Valko, M., Rhodes, C. J., Moncol, J., Izakovic, M., & Mazur, M. (2006). Free radicals, metals and antioxidants in oxidative stress-induced cancer. Chemico-biological Interactions, 160(1), pp. 1-40.
    Valko M, et al. Free Radicals, Metals and Antioxidants in Oxidative Stress-induced Cancer. Chem Biol Interact. 2006 Mar 10;160(1):1-40. PubMed PMID: 16430879.
    * Article titles in AMA citation format should be in sentence-case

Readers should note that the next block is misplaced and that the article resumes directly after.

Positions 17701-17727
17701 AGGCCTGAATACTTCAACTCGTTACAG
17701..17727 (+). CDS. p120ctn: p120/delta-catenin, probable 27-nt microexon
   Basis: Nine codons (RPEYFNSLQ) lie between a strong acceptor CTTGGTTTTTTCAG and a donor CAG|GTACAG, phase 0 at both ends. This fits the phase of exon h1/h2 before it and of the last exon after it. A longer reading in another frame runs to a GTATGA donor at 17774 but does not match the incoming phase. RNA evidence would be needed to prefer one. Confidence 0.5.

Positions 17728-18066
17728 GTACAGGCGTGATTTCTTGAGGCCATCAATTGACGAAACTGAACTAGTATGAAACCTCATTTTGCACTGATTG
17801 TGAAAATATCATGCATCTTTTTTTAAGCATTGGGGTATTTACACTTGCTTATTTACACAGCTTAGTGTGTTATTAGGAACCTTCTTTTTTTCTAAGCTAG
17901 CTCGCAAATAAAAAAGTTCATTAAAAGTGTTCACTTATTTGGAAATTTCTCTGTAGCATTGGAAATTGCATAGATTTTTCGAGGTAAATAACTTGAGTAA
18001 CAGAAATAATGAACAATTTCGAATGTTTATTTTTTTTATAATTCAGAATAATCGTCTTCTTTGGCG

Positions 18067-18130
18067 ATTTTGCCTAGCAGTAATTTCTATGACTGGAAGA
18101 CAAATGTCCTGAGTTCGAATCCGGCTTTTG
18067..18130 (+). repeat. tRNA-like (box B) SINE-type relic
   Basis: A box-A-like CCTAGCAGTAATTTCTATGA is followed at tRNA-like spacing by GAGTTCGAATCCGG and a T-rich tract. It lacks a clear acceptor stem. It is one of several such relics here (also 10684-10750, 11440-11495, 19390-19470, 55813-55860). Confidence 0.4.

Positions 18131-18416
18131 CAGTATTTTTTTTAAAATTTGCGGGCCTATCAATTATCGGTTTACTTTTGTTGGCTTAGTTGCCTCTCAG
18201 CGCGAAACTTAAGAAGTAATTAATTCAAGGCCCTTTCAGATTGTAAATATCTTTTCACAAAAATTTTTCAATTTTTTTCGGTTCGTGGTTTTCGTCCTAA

TY - JOUR T1 - Free radicals, metals and antioxidants in oxidative stress-induced cancer. AU - Valko,M, AU - Rhodes,C J, AU - Moncol,J, AU - Izakovic,M, AU - Mazur,M, Y1 - 2006/01/23/ PY - 2005/10/15/received PY - 2005/12/15/revised PY - 2005/12/20/accepted PY - 2006/1/25/pubmed PY - 2006/3/29/medline PY - 2006/1/25/entrez SP - 1 EP - 40 JF - Chemico-biological interactions JO - Chem. Biol. Interact. VL - 160 IS - 1 N2 - Oxygen-free radicals, more generally known as reactive oxygen species (ROS) along with reactive nitrogen species (RNS) are well recognised for playing a dual role as both deleterious and beneficial species. The "two-faced" character of ROS is substantiated by growing body of evidence that ROS within cells act as secondary messengers in intracellular signalling cascades, which induce and maintain the oncogenic phenotype of cancer cells, however, ROS can also induce cellular senescence and apoptosis and can therefore function as anti-tumourigenic species. The cumulative production of ROS/RNS through either endogenous or exogenous insults is termed oxidative stress and is common for many types of cancer cell that are linked with altered redox regulation of cellular signalling pathways. Oxidative stress induces a cellular redox imbalance which has been found to be present in various cancer cells compared with normal cells; the redox imbalance thus may be related to oncogenic stimulation. DNA mutation is a critical step in carcinogenesis and elevated levels of oxidative DNA lesions (8-OH-G) have been noted in various tumours, strongly implicating such damage in the etiology of cancer. It appears that the DNA damage is predominantly linked with the initiation process. This review examines the evidence for involvement of the oxidative stress in the carcinogenesis process. Attention is focused on structural, chemical and biochemical aspects of free radicals, the endogenous and exogenous sources of their generation, the metal (iron, copper, chromium, cobalt, vanadium, cadmium, arsenic, nickel)-mediated formation of free radicals (e.g. Fenton chemistry), the DNA damage (both mitochondrial and nuclear), the damage to lipids and proteins by free radicals, the phenomenon of oxidative stress, cancer and the redox environment of a cell, the mechanisms of carcinogenesis and the role of signalling cascades by ROS; in particular, ROS activation of AP-1 (activator protein) and NF-kappaB (nuclear factor kappa B) signal transduction pathways, which in turn lead to the transcription of genes involved in cell growth regulatory pathways. The role of enzymatic (superoxide dismutase (Cu, Zn-SOD, Mn-SOD), catalase, glutathione peroxidase) and non-enzymatic antioxidants (Vitamin C, Vitamin E, carotenoids, thiol antioxidants (glutathione, thioredoxin and lipoic acid), flavonoids, selenium and others) in the process of carcinogenesis as well as the antioxidant interactions with various regulatory factors, including Ref-1, NF-kappaB, AP-1 are also reviewed. SN - 0009-2797 UR - https://www.unboundmedicine.com/medline/citation/16430879/Free_radicals_metals_and_antioxidants_in_oxidative_stress_induced_cancer_ L2 - https://linkinghub.elsevier.com/retrieve/pii/S0009-2797(05)00433-3 DB - PRIME DP - Unbound Medicine ER -